Chapter 1 argues that music played a crucial role in virtually every dimension of the African American Civil Rights movement. It traces the rise and varied use of the "freedom songs," as activists transformed deep-seeded Black religious and secular musical traditions into a major resource for the struggle against racial injustice.
Chapter 2 focuses on the Black Power phase of the African American liberation struggle, demonstrating that the Black Panther Party can be seen as engaging in a deadly serious form of political drama on the national and world stage. The chapter, like most, challenges easy distinctions between culture and politics, in this case between literary dramas and the "theater" of politics.
Chapter 3 looks at the emergence and development of a new radical wave of women's movements beginning in the mid-1960s. Here I focus on the role of poetry as one site of feminist consciousness-raising action, and as a resource in the formation of a variety of contested feminist identities rooted in differences of race, ethnicity, class, sexuality and nationality, as they have evolved up to the present.
Chapter 4 treats the Chicano/a Movement, focusing on the ways in which the thousands of murals produced in and around the Brown power movimiento embody and reflect the political and cultural changes the movement generates in its efforts to bring justice to U.S. communities of Mexican descent.
Chapter 5 focuses on the group that called itself the American Indian Movement (AIM), one of the key organizations in the wider Native American Red Power Movement. This chapter examines the ways in which the movement‚s story has been told through the widely circulated, if inevitably distorting, medium of the Hollywood film.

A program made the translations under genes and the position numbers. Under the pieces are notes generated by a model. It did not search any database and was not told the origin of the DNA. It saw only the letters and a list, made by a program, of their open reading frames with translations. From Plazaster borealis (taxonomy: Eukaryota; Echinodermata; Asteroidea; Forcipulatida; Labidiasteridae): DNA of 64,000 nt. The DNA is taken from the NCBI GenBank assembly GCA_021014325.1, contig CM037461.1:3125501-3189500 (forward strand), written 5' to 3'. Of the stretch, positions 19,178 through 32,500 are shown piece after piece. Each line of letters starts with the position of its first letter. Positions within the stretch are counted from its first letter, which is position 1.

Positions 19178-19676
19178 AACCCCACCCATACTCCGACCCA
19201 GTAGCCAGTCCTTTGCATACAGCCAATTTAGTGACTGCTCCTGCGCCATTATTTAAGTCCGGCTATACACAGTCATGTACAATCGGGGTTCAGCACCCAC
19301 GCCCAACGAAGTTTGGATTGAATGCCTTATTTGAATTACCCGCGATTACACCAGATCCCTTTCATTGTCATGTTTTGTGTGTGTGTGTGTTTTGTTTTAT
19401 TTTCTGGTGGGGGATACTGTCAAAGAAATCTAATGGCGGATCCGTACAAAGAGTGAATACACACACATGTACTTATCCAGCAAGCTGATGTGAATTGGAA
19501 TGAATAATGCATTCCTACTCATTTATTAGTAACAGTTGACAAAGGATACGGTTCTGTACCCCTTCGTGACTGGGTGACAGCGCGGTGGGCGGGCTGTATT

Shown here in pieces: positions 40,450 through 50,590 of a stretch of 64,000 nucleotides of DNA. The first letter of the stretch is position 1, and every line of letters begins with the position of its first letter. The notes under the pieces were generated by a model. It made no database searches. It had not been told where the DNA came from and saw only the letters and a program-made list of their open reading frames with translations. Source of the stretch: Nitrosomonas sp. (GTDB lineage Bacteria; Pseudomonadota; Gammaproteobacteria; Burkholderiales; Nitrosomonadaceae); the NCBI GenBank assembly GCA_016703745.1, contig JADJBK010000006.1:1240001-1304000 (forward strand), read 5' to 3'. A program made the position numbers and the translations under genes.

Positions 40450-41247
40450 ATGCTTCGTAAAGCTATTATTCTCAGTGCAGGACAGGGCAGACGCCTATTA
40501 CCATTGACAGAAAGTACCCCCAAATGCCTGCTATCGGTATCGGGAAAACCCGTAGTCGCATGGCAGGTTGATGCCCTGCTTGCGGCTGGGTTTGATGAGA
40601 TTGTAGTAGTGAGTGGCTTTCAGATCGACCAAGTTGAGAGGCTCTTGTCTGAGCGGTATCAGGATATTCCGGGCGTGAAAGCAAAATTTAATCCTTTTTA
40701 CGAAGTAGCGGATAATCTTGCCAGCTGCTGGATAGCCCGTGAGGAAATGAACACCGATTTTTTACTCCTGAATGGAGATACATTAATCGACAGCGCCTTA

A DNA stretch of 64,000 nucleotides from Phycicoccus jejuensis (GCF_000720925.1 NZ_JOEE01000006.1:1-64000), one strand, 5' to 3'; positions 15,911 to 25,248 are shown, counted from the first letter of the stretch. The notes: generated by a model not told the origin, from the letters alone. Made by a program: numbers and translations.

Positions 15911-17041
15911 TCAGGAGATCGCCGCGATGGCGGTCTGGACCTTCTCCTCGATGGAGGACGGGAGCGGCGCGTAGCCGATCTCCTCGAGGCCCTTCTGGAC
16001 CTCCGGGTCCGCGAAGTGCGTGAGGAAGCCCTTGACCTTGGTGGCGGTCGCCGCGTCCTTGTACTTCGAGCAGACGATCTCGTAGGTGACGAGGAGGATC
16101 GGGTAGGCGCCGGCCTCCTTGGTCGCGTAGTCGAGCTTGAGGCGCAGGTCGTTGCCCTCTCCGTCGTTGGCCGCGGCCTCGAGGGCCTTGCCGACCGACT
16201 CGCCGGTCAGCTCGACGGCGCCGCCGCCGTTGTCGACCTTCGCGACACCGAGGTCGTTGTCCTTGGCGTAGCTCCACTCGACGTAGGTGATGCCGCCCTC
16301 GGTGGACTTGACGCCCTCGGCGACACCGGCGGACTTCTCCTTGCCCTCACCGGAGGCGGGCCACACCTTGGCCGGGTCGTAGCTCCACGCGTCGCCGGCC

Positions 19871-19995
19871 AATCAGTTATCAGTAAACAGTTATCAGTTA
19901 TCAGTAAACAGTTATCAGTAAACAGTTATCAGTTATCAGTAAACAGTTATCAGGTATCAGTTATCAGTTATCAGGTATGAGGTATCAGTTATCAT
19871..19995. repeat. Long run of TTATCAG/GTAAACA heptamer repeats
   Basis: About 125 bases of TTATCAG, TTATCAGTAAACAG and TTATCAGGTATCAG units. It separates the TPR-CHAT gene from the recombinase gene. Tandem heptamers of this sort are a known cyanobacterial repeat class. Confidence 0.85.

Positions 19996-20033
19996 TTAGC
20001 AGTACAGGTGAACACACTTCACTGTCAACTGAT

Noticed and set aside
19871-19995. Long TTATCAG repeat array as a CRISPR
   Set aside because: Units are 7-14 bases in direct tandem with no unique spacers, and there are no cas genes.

Chapter 6 takes a look at the role played by pop and rock music in movements of the mid 1980s, especially the student-based anti-apartheid movement. Student movements, from the 1930s to the 1960s to the 1980s and into the present have used popular culture as an organizing tool. In focusing on one of these waves of student activism, I try to show the important potential, as well as the limits, of using pop culture as a force in the promotion of social movements.
Chapter 7 analyzes the brilliant use of graphic arts (posters, T-shirts, banners, stickers, etc.) by ACT UP (AIDS Coalition to Unleash Power), the movement group at the forefront of the fight against HIV/AIDS. I focus on how the group mobilized both the gay community and other affected populations through a direct action campaign illustrating how homophobia, racism, sexism, and class prejudice had created a deadly "epidemic of signification" that stalled progress in saving lives.
Chapter 8 addresses the relationship between academia and social movements by describing an emerging trend in the academic literary and cultural study that I call "environmental justice eco-criticism." The environmental justice movement has shown over two decades how envirionmental dangers have unevenly fallen upon poor whites and people of color, and demonstrates how the field of ecocriticism needs to expand beyond its concern with wildernenss appreciation to treat these complex issues.
Chapter 9 rounds out the movement story by focusing on the broad, coalitional movement against corporate globalization. Here I analyze the ways in which the new medium of the Internet has helped foster a global culture of resistance to the poverty, environmental degradation, and human rights abuses brought about by forms of globalization which attend only to the rights of corporations and nation-states.
Chapter 10 offers some concluding "Reflections on the Cultural Study of Social Movements." It raises more systematic questions about various relations between culture(s) and movements that are discussed and exemplified in the course of the book. Those seeking a more explicit framework of analysis through which to think culture-movement relations may wish to read this final chapter first. It is aimed a bit more at academic movement scholars than the other chapters, but I think it can be useful to all readers.